"Biblical losses" for Cubs are in the rearview mirror

by - Staff Writer -

The COVID-19 Pandemic was not only a detriment to the health of our nation but of course, on the economy. Since many people were trying to obey the stay-at-home ordinances and social distance protocols, the economy suffered. Less people were driving, going out to eat, seeing movies, going to athletic events and concerts, and everything in between — as a result, many jobs were lost or adjusted, and the entire world’s normal was different.

The same goes for the sports world. Due to the pandemic, the MLB was forced to play a 60-game season instead of their usual 162-game campaign. On the surface, these teams lost at least 100 games worth of TV revenue from their games — which is one of the most efficient ways for MLB teams to make profit.

So taking away one of their most significant revenue streams off the bat, you’re also missing an entire year’s worth of gamely revenue. For example, even in an off-year in 2022, the Cubs averaged 32,305 fans per game at home games. Just running some simple math, with 81 home games, and a calculated average fan experience of $110, the Cubs missed out on almost 300 million dollars in 2020. Without fans paying for tickets, paying for food, and beer — the Cubs, and every MLB team, was in a major financial hole.

That doesn’t even account for any official team apparel that is often purchased at games or some conditions that are unique to the Cubs specifically. Tom Ricketts has made a distinct effort to turn Wrigley Field into a gameday experience, a neighborhood. With that, there are Cubs-owned shops, bars, Gallagher Way, and Hotel Zachary that the Cubs rely on for revenue — all of which would not be holding up its end of any bargain during the pandemic.

Plus, in 2020, the Cubs launched their very own regional sports network dedicated exclusively to covering the Cubs. The Cubs had to account for 24 hours of programming, talent, former players, broadcasters, reporters, a website, producers, and everything in between — all of which were complicated during the pandemic, resulting in the Network flopping out of the gate, in large part due to no baseball being played.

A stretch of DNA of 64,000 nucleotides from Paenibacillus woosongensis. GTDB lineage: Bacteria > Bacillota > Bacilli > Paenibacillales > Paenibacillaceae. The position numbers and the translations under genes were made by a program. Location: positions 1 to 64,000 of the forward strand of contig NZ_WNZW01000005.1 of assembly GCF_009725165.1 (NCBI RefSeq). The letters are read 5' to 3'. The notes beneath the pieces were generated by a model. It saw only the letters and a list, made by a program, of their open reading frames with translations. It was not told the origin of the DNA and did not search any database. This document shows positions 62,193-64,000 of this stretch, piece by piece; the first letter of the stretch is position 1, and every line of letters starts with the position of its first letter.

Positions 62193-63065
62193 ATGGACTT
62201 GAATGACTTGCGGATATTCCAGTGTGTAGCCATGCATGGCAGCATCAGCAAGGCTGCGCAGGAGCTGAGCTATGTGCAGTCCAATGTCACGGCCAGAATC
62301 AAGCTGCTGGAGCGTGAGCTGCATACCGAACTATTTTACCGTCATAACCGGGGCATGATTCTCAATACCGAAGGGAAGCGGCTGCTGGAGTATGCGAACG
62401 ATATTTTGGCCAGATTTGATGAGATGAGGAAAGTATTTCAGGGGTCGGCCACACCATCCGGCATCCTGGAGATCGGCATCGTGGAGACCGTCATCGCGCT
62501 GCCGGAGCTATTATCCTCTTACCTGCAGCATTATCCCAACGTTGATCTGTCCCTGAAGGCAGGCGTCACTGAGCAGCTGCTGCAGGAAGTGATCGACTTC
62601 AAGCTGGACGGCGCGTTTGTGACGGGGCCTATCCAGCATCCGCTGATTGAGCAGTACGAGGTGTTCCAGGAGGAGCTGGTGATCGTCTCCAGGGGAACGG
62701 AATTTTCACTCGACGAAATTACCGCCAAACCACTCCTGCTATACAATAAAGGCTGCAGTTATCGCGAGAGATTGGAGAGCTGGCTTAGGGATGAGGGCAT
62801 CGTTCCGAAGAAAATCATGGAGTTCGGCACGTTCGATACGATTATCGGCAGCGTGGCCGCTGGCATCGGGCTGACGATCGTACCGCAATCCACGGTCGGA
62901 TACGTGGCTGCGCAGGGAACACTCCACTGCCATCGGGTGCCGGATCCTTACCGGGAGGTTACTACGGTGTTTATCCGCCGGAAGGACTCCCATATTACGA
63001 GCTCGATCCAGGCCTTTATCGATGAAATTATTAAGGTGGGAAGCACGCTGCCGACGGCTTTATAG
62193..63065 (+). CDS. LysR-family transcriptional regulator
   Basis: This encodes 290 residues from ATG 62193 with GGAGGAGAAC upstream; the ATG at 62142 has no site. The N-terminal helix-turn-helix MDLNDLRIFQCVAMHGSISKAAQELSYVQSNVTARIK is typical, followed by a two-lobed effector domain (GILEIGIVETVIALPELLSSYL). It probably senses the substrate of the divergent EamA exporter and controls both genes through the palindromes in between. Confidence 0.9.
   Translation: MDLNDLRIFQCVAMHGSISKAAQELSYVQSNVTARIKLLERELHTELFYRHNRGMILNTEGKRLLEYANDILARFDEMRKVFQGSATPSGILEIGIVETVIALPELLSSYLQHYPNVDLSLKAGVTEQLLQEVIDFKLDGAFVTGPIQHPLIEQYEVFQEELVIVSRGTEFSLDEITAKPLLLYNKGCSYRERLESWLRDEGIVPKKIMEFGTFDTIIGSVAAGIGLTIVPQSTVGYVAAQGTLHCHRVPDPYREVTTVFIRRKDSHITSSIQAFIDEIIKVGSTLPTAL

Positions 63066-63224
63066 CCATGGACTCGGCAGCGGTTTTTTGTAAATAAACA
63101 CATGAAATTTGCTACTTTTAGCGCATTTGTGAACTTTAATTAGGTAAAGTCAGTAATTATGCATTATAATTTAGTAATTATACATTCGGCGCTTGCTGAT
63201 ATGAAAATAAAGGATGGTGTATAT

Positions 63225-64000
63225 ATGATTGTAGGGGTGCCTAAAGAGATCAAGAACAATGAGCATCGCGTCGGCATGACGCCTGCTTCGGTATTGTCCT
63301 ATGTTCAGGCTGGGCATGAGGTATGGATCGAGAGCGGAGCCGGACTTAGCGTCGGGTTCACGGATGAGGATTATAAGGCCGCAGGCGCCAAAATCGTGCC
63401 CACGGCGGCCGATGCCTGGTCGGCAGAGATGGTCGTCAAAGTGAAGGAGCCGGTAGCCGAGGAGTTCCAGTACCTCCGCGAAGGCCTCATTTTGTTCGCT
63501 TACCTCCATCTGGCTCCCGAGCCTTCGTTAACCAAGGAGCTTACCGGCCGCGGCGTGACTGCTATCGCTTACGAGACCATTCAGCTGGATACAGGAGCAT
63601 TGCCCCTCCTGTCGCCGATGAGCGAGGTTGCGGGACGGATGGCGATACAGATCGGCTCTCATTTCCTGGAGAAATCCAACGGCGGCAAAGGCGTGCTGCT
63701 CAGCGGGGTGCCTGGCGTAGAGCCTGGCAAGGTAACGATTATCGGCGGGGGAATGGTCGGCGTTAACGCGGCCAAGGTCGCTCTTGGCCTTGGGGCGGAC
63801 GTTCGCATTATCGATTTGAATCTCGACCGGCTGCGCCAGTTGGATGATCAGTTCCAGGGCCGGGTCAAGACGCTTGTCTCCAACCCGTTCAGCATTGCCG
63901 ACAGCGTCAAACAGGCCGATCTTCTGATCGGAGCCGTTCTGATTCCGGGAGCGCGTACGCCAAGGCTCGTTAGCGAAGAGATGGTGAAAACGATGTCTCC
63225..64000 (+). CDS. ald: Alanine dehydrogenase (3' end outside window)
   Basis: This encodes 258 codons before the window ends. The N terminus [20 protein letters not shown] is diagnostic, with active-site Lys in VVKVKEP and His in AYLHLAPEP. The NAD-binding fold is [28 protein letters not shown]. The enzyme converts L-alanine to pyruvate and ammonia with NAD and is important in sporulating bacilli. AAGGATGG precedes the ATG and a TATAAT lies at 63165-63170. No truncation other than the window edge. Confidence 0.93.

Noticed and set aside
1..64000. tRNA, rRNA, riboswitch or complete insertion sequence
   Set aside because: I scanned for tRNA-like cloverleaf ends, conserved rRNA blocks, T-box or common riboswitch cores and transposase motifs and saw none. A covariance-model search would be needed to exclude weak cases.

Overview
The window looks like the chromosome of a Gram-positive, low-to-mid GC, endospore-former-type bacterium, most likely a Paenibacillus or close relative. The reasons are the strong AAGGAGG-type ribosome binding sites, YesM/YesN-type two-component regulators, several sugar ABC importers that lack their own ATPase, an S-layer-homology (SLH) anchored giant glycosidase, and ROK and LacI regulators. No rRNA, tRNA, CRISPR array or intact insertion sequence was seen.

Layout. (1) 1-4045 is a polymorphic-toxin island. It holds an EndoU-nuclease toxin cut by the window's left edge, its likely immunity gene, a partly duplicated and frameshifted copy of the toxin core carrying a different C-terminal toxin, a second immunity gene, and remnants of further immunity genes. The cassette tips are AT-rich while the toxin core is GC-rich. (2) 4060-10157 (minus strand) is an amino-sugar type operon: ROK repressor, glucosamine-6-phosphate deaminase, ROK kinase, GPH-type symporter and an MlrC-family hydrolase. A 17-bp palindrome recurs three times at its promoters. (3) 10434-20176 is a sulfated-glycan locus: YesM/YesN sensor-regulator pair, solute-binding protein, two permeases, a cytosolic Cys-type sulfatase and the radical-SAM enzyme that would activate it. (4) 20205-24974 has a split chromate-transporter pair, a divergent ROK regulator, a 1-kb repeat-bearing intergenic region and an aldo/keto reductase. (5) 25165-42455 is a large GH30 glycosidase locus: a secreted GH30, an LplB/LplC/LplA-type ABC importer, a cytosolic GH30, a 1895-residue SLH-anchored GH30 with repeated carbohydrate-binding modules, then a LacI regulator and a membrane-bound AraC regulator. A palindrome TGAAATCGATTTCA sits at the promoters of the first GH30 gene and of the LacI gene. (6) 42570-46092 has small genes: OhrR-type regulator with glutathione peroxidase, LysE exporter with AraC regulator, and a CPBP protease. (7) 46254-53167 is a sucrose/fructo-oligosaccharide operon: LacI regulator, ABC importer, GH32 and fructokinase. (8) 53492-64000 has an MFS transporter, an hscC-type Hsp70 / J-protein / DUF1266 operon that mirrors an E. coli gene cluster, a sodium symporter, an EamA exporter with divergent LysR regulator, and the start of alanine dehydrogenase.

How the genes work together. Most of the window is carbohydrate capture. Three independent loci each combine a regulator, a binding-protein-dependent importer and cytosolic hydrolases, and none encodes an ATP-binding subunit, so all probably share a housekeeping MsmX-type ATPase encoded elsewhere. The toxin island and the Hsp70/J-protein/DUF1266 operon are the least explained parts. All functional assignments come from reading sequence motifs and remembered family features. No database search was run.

All of these factors led to Tom Rickett's iconic quote, saying the Cubs were experiencing “biblical losses”. Coincidentally, all of those financial troubles happened during the same time that the Cubs championship core from 2016 was approaching free agency — and while many believe the Cubs could’ve extended that core with long-term deals and supplemented them with talented ball players, the Cubs ownership cut the spending that the front office was able to do.

This is one of the biggest reasons that the Cubs were forced to dive head-first into their second rebuild of the decade. The writing was on the wall when the Cubs let Joe Maddon walk as manager of the team. The rebuild began when Theo Epstein left the organization. The rebuild was signified by no major player receiving a contract extension. The rebuild was put into motion with the Yu Darvish salary dump trade and the non-tendering of World Series hero Kyle Schwarber. The rebuild was exacerbated by the massive sell-off at the 2021 deadline of 10 big league players, including Kris Bryant, Anthony Rizzo, and Javier Baez, and the rebuild is finally starting to turn toward a positive direction now.

Two years removed from the COVID-19 shortened season, the Cubs are back in business. There is a farm system with talent, a young roster with promise, aggression in the front office to acquire pieces that can help the team, and a commitment to competing that has not existed in years prior. Plus, Gallagher Way has never looked better, the entire country’s economy is in a better place, people are finally out, and the Cubs are preparing to introduce a sports book at Wrigley Field, yet another revenue stream for the Cubs to get richer.

The bigger picture it seems that the Cubs’ “biblical losses” are in the rearview mirror, and everybody is ready for the Cubs to win once again.

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